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Demi Lovato – Demi album review

Demi Lovato has seen her popularity surge following her debut on The X Factor US last year. She proved so popular that she’s the only member of the panel, other than Simon Cowell of course, that will be returning for the new season this year. The spotlight has helped Lovato remind people that she actually makes music herself too and has given her the perfect platform to release her fourth studio album Demi. The album comes 18 months after her last studio album Unbroken which gave Lovato her highest charting UK album to date.

Demi is a confident return from Lovato and it sounds like she may have finally found her sound. Following the teen-rock of her first two releases, Lovato experimented with varying success on her last Unbroken. Some of the album worked well (Skyscraper, Give Your Heart a Break) but some sounded immature or simply out place. For Demi the sound is much more consistent with Lovato sticking mostly within the pop/dance genre and it really works for her.

The album opens with Heart Attack, Lovato’s latest single, which shot into the UK charts at number 3 last week. In the US the track has cracked the Billboard Hot 100 Top 10 giving Lovato one of the biggest hits of her career. Musically the track takes Lovato into electro-pop territory whilst still enabling her to unleash the power she found in her voice during the recording of Unbroken. The song is very current and fits perfectly in the chart climate so it’s no surprise that it’s doing so well for her.

Over the course of Demi, Lovato explores a variety of tempos and sounds whilst staying within the pop genre. Made in the USA finds the singer declaring her love for someone assuredly stating that their love will never break over mid-tempo beats, piano and military-style beats lead the gentle Two Pieces, and Lovato shows off her vocal range on the ballad In Case. Former X Factor star Cher Lloyd pops up on the feisty Really Don’t Care which proves to be a well-matched pairing.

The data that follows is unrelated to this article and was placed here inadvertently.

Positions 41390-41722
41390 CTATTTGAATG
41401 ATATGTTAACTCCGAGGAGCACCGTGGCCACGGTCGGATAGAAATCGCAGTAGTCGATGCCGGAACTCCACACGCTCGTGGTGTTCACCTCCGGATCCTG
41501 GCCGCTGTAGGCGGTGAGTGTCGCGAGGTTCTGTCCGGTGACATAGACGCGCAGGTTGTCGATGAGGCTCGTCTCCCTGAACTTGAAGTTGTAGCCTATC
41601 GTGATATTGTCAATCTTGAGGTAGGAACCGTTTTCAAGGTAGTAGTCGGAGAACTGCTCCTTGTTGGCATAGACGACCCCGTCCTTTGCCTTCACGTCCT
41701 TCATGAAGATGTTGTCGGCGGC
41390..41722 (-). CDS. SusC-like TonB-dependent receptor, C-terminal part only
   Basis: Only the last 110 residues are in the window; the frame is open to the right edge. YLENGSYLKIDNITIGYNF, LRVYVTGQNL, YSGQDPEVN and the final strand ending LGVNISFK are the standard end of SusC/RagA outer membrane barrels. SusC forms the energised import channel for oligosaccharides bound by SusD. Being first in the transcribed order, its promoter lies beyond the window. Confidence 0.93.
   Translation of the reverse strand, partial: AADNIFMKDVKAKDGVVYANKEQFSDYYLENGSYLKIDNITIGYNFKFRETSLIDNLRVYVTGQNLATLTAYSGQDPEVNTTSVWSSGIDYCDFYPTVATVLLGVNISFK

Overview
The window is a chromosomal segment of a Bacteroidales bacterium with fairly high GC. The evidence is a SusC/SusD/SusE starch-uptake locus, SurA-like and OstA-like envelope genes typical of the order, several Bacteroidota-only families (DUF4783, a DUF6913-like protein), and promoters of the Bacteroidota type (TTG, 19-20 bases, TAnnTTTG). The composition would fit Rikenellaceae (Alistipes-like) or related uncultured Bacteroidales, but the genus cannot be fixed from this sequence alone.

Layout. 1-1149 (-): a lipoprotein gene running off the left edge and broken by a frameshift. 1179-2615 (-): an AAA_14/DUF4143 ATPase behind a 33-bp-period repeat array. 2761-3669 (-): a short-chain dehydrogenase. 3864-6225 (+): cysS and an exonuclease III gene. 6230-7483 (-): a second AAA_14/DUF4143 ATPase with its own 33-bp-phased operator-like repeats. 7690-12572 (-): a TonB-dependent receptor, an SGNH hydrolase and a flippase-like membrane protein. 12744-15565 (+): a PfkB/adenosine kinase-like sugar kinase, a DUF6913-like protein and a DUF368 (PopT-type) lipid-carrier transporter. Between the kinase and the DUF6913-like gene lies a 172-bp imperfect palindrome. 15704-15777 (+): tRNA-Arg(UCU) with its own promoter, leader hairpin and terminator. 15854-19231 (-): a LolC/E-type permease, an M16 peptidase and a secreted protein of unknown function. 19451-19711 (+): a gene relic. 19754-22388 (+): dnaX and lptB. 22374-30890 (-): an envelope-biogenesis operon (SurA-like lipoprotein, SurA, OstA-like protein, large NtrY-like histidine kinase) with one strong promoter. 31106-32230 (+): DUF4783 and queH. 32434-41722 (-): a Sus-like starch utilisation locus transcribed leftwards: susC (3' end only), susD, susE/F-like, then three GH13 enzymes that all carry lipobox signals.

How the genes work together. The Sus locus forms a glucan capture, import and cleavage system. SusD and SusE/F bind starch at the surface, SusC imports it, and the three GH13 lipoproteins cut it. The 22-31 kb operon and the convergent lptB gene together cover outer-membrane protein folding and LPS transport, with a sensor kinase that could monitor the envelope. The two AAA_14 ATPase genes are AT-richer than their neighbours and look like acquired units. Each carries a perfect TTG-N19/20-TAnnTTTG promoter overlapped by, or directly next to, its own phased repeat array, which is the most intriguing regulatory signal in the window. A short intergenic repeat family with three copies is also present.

The party tracks continue with the punchy Fire Starter before Lovato sets a guy straight about the status of their relationship on Something That We’re Not. Warrior is the last new track on the record and Lovato has referred to it as a sequel to Skyscraper. The song is definitely the most personal on the record and finds Lovato in a confessional mood. The track is emotive and honest as Lovato sings, ‘I’m a warrior and you can never hurt me again.’

One of the highlights on the record is the dance-infused Neon Lights. The song is driven by hand-claps and a sparse piano melody before beats kick in transforming it into a club track. We’d put money on this one being a future single and it’s definitely one of the strongest tracks on the record.

For the UK release there’s two bonus tracks in the shape of her previous singles Give Your Heart a Break and Skyscraper. We guess these have been added as a further incentive for fans who didn’t part with their cash to get Unbroken. They fit well on the tracklisting and as they are both great pop tracks we don’t mind their inclusion here.

Demi is definitely Lovato’s most cohesive and convincing collection to date. Having found a sound that fits her powerful vocals, the album should become her best-selling yet. What tends to happen with Demi Lovato album campaigns is that they run out of steam after two singles but that shouldn’t be the case here. There are plenty of single-worthy choices and it looks like Lovato is finally on course for a real UK chart breakthrough.

Pip Ellwood-Hughes
Pip Ellwood-Hughes
Pip is the Editor of Entertainment Focus and the Managing Director of agency Piñata Media.

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